In an ecology class, one student researched insect control, seeking a means of controlling insect damage without upsetting natures balance. She found useful information in the booklet, Teaching Soil and Water Conservation, published by the United States Department of Agriculture. Her prcis and an analysis of it follow. [For further comparison, see Sample Outline for a Summary in Chapter 31, Outlines, for sample notes taken from the following passage. Compare the notes with the prcis that follows.]

Original Passage
The food habits of birds make them especially valuable to agriculture. Because birds have higher body temperatures, more rapid digestion, and greater energy than most other animals, they require more food. Nestling birds make extremely rapid growth, requiring huge amounts of food. They usually consume as much or more than their own weight in soft-bodied insects every day. Young robins have been observed to gain eight times their original weight the first eight days of their life. Insect-eating birds must fill their stomachs five to six times daily because they digest their food so fast and because of the large amount of indigestible material in insects. One young robin, weighing three ounces, consumed 165 cutworms weighing 512 ounces in oneday. If a 10-pound baby ate at the same rate, he would eat 1813 pounds of food in a day. Of course, birds cannot control insects completely, but they are of great value. By using soiland water-conserving practices, farmers and ranchers could probably double the population of helpful birds. Field and farmstead windbreaks, living fences, shrub buffers, grass waterways, and farm ponds are only a few of the many land-use practices useful in attracting and increasing beneficial forms of wildlife.

Prcis
Because of their rapid metabolism, birds daily eat more than their own weight. Because insects are not fully digestible, insect-eating birds may eat nearly twice their weight in these pests. Residents can double the numbers of insect-eaters by providing coniferous trees, dense and thorny shrubs, and ponds to attract them to an area.

ANALYSIS

OF THE

SAMPLE PRCIS

FOR

SCIENCE

The prcis achieves the purpose of a summary. By condensing the long original passage to a manageable paragraph, the writer prepares to incorporate the information directly into her report. Note these specics:

The original passage is reduced from over 200 words to 53 words. Eleven sentences are reduced to three. The supporting details of the original, explaining specics about nestlings
and young robins, do not appear. While the details are interesting, they are unnecessary to convey main ideas. Scientic references not mentioned in the original appear in the prcis. For instance, windbreaks becomes coniferous trees; and living fences and shrub buffers become dense and thorny shrubs. The student recognized windbreaks and living fences as such. The prcis is developed with the ultimate goal of supporting the main idea in the paper. This goal helps determine which ideas go into a prcis, and thus reects editorial judgment. The materials still mirror the content and emphasis of the original. Nothing is distorted, or taken out of context, to meet the goals of the proposed paper.

Sample Technical Prcis


A student studying food preservation chose to investigate the history of canning. She remembered her great-grandmothers tales of working over a woodstove all day, only to have the food spoil three days later. The student wondered what went wrong. The following material is summarized in a prcis that follows.

Original Passage
Not until the nineteenth century did canning become a part of food preservation. Until then, foods were dried, salted, or smoked. In 1795, during the Napoleonic Wars, the French government offered a reward to the first person who could preserve food satisfactory for military use. In 1809, M. Nicholas Appert won the 12,000 francs and earned recognition as the father of canning. Although he used glass bottles, sealed with cork and processed in a hot-water bath, he did not know why his process worked. Ultimately, Louis Pasteur determined why improperly processed foods spoil. Microorganisms found in the air, and on all objects, cause spoilage as soon as they come in contact with food. Only proper sterilization, found Pasteur, could kill these microorganisms.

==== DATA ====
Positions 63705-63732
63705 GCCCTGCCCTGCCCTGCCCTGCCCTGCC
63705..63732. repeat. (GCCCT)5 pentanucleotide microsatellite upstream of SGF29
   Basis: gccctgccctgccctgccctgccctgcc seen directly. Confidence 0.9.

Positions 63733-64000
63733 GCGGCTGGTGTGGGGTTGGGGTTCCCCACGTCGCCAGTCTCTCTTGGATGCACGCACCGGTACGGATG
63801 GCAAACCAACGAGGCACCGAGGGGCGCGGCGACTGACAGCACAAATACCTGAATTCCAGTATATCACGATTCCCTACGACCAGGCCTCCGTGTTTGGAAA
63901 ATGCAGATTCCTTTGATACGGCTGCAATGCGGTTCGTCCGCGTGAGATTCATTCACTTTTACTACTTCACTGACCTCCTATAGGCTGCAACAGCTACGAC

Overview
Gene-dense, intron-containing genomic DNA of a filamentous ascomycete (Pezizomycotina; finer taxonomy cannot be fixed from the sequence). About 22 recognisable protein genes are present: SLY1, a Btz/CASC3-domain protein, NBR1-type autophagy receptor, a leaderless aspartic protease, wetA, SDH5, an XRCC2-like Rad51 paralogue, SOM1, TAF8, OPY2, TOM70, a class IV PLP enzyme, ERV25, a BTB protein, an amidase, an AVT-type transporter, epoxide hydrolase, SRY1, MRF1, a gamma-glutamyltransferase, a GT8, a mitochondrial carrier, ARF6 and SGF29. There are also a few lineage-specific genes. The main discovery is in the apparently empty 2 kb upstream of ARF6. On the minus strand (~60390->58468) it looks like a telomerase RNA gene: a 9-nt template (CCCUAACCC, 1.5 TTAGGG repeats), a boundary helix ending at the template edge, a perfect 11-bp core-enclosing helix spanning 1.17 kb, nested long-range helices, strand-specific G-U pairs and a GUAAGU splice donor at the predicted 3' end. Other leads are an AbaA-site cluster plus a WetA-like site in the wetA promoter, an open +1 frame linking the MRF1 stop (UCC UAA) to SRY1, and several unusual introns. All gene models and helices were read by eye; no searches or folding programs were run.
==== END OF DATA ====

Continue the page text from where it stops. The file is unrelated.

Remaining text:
Prior to 1850, the only sterilization method known to farm women called for canningfirst in tin cans and later in glass jars, both of which had a groove around the top, into which a tin lid fit. Hot food, placed in hot cans or jars and topped with a hot lid, was sealed with hot sealing waxa hard red wax, quite unlike todays paraffin. When dry, the brittle wax seal was broken only by pelting the wax with a blunt object, usually a knife handle. In 1858, John L. Mason invented a glass jar that could receive a screw-on zinc lid sealed by a rubber gasket. For the first time, home canning became easy, economical, and popular. By 1903, Alexander H. Kerr perfected the two-piece lid, a snap lid and a ring, still in use nearly 90 years later. Home canning literally snapped forth a new option for homemakers.

Prcis
M. Nicholas Appert first canned food in 1809 in cork-sealed glass bottles processed in a hotwater bath. Pasteurs discovery that sterilization killed microorganisms and kept food from spoiling explained Apperts success. As a result, women learned to can successfully in tin and glass, using a hard wax to seal the hot food. Then, in 1858, John L. Mason sealed glass jars with a screw-on lid and rubber gasket. Finally, in 1903, Alexander Kerr developed the two-piece lid still in use.

ANALYSIS

OF THE

SAMPLE TECHNICAL PRCIS

The preceding passage exhibits the general characteristics of a good prcis: The original has been reduced by two-thirds. Virtually no supportive details are included. Transitions show relationships between ideas: as a result, then, nally. Every major idea, represented by a paragraph in the original passage, is included. Key words such as processed, hot-water bath, sterilization, microorganisms, hard wax, screw-on lid, rubber gasket, and two-piece lid are included accurately. The writer conceals any personal prejudice. The writing is concise, bare of supportive or illustrative material. The writer avoids plagiarism. Sentences read well, and the paragraph ows well as the result of internal transition.

Using similar techniques will enable you to develop successful prcis for your own work.